by Marilyn Morrison
Parashat Ki Teitzei (“When you go out”) contains a significant portion of the Torah’s laws: no less than 74 mitzvot (out of 613) have been counted as deriving from this parashah.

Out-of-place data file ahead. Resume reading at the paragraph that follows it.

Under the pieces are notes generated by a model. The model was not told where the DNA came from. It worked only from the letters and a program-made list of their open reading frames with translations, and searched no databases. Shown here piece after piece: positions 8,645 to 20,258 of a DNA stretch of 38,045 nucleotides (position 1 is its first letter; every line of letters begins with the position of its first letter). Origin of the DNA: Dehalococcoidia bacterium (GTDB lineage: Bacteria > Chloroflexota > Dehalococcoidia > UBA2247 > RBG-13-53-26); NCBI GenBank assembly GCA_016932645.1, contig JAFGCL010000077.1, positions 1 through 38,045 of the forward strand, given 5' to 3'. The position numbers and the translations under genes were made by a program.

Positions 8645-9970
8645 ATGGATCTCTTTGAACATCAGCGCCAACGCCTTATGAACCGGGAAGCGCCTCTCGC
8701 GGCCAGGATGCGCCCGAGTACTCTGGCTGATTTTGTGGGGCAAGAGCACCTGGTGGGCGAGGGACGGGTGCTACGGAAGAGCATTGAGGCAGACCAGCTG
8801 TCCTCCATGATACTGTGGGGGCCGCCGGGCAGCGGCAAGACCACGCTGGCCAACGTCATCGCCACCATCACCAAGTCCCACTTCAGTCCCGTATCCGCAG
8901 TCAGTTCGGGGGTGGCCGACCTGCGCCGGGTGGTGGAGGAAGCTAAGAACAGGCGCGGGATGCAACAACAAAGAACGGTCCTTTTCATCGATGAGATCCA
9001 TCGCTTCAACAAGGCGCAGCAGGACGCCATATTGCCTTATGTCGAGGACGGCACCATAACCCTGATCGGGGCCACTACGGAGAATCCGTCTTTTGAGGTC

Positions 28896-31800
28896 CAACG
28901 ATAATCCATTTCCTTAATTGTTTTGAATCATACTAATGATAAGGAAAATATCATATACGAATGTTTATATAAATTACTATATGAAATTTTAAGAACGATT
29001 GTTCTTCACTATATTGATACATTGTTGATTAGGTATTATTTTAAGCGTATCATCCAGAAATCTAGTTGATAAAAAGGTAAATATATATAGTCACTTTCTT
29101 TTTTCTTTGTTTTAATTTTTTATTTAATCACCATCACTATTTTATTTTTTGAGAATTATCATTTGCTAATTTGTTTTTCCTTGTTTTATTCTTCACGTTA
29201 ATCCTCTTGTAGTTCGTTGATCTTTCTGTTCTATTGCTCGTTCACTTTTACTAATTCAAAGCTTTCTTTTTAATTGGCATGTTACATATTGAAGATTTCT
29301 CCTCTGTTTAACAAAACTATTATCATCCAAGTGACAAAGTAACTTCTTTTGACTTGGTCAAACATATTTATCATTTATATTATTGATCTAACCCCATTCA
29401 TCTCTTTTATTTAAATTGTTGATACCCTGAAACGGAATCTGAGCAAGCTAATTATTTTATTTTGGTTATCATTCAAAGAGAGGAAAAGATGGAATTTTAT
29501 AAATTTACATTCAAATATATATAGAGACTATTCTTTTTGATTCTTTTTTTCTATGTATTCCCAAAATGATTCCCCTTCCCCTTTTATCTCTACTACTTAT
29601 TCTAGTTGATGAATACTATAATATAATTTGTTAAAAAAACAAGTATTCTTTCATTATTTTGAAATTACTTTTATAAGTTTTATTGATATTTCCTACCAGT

Building the ideal Israelite society is an overriding concern of this passage. The civil, criminal, and family laws in Deuteronomy address relationships within households, among neighbors, and between the vulnerable in society and those more fortunate. While the laws in Shof’tim, the preceding parashah, address public officials, the laws in this parashah focus on what could be seen as private family matters. The prominence of laws concerning the lesser-loved wife, the punishment of wayward children, and the regulation of sexual behavior indicate that such seemingly private matters concern society as a whole. Public legislation governing these matters demonstrates the concern with building a balanced society in which all individuals are governed by the community and its laws.